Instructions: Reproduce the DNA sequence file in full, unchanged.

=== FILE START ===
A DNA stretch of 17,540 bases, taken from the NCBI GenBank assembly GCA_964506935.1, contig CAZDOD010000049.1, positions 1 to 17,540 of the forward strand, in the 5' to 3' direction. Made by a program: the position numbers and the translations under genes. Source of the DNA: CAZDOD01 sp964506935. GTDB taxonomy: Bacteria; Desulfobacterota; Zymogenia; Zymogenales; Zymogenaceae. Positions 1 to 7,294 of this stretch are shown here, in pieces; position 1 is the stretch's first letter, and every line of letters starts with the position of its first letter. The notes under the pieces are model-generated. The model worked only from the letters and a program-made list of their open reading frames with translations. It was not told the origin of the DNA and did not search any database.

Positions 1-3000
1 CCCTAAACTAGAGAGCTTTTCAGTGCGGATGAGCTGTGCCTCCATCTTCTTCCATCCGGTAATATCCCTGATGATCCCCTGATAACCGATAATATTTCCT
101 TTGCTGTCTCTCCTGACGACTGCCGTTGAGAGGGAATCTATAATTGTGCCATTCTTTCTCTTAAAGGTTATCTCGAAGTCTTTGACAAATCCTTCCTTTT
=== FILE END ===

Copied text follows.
A DNA stretch of 17,540 bases, taken from the NCBI GenBank assembly GCA_964506935.1, contig CAZDOD010000049.1, positions 1 to 17,540 of the forward strand, in the 5' to 3' direction. Made by a program: the position numbers and the translations under genes. Source of the DNA: CAZDOD01 sp964506935. GTDB taxonomy: Bacteria; Desulfobacterota; Zymogenia; Zymogenales; Zymogenaceae. Positions 1 to 7,294 of this stretch are shown here, in pieces; position 1 is the stretch's first letter, and every line of letters starts with the position of its first letter. The notes under the pieces are model-generated. The model worked only from the letters and a program-made list of their open reading frames with translations. It was not told the origin of the DNA and did not search any database.

Positions 1-3000
1 CCCTAAACTAGAGAGCTTTTCAGTGCGGATGAGCTGTGCCTCCATCTTCTTCCATCCGGTAATATCCCTGATGATCCCCTGATAACCGATAATATTTCCT
101 TTGCTGTCTCTCCTGACGACTGCCGTTGAGAGGGAATCTATAATTGTGCCATTCTTTCTCTTAAAGGTTATCTCGAAGTCTTTGACAAATCCTTCCTTTT